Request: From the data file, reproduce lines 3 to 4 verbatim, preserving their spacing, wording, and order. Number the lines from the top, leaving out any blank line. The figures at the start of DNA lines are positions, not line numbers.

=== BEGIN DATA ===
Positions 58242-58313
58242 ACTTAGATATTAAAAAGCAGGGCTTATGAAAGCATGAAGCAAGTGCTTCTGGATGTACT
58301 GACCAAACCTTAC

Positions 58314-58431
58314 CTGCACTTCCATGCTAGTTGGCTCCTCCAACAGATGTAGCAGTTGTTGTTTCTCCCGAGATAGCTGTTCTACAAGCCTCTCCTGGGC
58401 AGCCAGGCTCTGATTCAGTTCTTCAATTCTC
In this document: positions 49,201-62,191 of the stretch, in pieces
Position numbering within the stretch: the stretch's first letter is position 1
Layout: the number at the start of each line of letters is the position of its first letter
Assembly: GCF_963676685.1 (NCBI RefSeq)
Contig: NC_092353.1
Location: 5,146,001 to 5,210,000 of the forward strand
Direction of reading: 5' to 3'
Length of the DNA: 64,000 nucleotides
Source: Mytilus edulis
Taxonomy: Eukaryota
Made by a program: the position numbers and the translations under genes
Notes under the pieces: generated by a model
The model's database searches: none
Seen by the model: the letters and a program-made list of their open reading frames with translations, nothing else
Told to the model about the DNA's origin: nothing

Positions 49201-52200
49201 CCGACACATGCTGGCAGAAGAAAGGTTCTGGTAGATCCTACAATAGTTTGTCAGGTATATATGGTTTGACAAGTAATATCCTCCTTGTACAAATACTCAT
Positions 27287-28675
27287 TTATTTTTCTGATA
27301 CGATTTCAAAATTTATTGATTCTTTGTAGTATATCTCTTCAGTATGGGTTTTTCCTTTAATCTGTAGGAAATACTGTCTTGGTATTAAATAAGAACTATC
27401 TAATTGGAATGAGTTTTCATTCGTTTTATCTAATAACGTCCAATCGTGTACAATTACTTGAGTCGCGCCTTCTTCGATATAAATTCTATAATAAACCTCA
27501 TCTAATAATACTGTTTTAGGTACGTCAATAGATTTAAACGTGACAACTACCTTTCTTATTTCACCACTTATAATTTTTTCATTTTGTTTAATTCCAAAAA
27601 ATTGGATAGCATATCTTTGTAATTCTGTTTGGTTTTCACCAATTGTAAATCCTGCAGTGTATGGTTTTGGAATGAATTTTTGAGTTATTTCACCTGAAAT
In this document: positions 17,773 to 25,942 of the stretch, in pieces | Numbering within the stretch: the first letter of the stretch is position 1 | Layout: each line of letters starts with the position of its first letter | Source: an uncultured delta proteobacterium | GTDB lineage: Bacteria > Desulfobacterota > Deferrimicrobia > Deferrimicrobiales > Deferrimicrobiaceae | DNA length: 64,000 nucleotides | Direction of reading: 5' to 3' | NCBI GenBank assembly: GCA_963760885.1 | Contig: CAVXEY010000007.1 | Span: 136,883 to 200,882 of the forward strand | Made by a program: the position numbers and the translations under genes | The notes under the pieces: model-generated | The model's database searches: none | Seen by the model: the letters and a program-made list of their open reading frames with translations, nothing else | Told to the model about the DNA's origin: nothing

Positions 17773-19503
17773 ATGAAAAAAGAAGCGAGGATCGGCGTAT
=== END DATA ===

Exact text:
58301 GACCAAACCTTAC

Positions 58314-58431